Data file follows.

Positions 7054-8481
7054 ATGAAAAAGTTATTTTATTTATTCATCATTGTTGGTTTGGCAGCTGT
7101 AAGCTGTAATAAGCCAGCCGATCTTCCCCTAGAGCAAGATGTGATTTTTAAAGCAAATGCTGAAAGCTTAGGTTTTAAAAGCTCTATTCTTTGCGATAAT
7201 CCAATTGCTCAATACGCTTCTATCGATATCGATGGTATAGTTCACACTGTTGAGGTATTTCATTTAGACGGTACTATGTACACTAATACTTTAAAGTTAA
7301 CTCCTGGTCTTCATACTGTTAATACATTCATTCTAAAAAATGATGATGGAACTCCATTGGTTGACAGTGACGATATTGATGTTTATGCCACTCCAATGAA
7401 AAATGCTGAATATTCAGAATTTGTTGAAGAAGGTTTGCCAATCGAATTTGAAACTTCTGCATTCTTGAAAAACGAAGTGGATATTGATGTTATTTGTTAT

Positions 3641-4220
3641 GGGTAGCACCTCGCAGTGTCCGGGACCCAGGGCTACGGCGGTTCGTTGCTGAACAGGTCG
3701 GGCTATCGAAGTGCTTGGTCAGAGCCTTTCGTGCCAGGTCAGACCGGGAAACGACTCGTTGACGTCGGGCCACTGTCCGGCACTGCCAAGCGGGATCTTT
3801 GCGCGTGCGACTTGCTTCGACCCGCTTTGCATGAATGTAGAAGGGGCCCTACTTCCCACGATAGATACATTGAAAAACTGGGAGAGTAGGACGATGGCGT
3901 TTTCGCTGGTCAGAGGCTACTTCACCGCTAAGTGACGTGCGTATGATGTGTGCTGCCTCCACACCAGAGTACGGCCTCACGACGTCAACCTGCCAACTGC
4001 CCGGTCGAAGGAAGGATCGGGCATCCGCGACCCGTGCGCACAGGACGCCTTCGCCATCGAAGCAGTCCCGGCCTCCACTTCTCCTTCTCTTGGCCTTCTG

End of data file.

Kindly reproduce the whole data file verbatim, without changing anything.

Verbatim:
Positions 7054-8481
7054 ATGAAAAAGTTATTTTATTTATTCATCATTGTTGGTTTGGCAGCTGT
7101 AAGCTGTAATAAGCCAGCCGATCTTCCCCTAGAGCAAGATGTGATTTTTAAAGCAAATGCTGAAAGCTTAGGTTTTAAAAGCTCTATTCTTTGCGATAAT
7201 CCAATTGCTCAATACGCTTCTATCGATATCGATGGTATAGTTCACACTGTTGAGGTATTTCATTTAGACGGTACTATGTACACTAATACTTTAAAGTTAA
7301 CTCCTGGTCTTCATACTGTTAATACATTCATTCTAAAAAATGATGATGGAACTCCATTGGTTGACAGTGACGATATTGATGTTTATGCCACTCCAATGAA
7401 AAATGCTGAATATTCAGAATTTGTTGAAGAAGGTTTGCCAATCGAATTTGAAACTTCTGCATTCTTGAAAAACGAAGTGGATATTGATGTTATTTGTTAT

Positions 3641-4220
3641 GGGTAGCACCTCGCAGTGTCCGGGACCCAGGGCTACGGCGGTTCGTTGCTGAACAGGTCG
3701 GGCTATCGAAGTGCTTGGTCAGAGCCTTTCGTGCCAGGTCAGACCGGGAAACGACTCGTTGACGTCGGGCCACTGTCCGGCACTGCCAAGCGGGATCTTT
3801 GCGCGTGCGACTTGCTTCGACCCGCTTTGCATGAATGTAGAAGGGGCCCTACTTCCCACGATAGATACATTGAAAAACTGGGAGAGTAGGACGATGGCGT
3901 TTTCGCTGGTCAGAGGCTACTTCACCGCTAAGTGACGTGCGTATGATGTGTGCTGCCTCCACACCAGAGTACGGCCTCACGACGTCAACCTGCCAACTGC
4001 CCGGTCGAAGGAAGGATCGGGCATCCGCGACCCGTGCGCACAGGACGCCTTCGCCATCGAAGCAGTCCCGGCCTCCACTTCTCCTTCTCTTGGCCTTCTG